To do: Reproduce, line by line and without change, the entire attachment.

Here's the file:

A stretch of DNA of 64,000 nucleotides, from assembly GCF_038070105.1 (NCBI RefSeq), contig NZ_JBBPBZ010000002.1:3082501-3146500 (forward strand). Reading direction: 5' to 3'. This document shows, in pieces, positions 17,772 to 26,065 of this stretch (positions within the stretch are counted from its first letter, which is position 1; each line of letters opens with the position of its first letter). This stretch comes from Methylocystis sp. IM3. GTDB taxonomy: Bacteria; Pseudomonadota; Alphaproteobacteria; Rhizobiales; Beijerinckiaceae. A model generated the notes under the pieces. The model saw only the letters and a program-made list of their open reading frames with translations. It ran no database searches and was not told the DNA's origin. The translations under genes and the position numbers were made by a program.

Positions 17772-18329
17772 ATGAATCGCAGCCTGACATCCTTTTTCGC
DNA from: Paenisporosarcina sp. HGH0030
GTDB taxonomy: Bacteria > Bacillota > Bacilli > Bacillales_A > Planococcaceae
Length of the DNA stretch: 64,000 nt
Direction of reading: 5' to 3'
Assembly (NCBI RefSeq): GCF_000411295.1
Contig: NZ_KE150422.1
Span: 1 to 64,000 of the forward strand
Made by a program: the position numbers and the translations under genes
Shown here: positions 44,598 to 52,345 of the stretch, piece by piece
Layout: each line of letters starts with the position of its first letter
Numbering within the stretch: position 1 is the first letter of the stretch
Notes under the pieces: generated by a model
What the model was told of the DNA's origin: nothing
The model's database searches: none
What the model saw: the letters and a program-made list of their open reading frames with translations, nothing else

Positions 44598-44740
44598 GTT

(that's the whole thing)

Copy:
A stretch of DNA of 64,000 nucleotides, from assembly GCF_038070105.1 (NCBI RefSeq), contig NZ_JBBPBZ010000002.1:3082501-3146500 (forward strand). Reading direction: 5' to 3'. This document shows, in pieces, positions 17,772 to 26,065 of this stretch (positions within the stretch are counted from its first letter, which is position 1; each line of letters opens with the position of its first letter). This stretch comes from Methylocystis sp. IM3. GTDB taxonomy: Bacteria; Pseudomonadota; Alphaproteobacteria; Rhizobiales; Beijerinckiaceae. A model generated the notes under the pieces. The model saw only the letters and a program-made list of their open reading frames with translations. It ran no database searches and was not told the DNA's origin. The translations under genes and the position numbers were made by a program.

Positions 17772-18329
17772 ATGAATCGCAGCCTGACATCCTTTTTCGC
DNA from: Paenisporosarcina sp. HGH0030
GTDB taxonomy: Bacteria > Bacillota > Bacilli > Bacillales_A > Planococcaceae
Length of the DNA stretch: 64,000 nt
Direction of reading: 5' to 3'
Assembly (NCBI RefSeq): GCF_000411295.1
Contig: NZ_KE150422.1
Span: 1 to 64,000 of the forward strand
Made by a program: the position numbers and the translations under genes
Shown here: positions 44,598 to 52,345 of the stretch, piece by piece
Layout: each line of letters starts with the position of its first letter
Numbering within the stretch: position 1 is the first letter of the stretch
Notes under the pieces: generated by a model
What the model was told of the DNA's origin: nothing
The model's database searches: none
What the model saw: the letters and a program-made list of their open reading frames with translations, nothing else

Positions 44598-44740
44598 GTT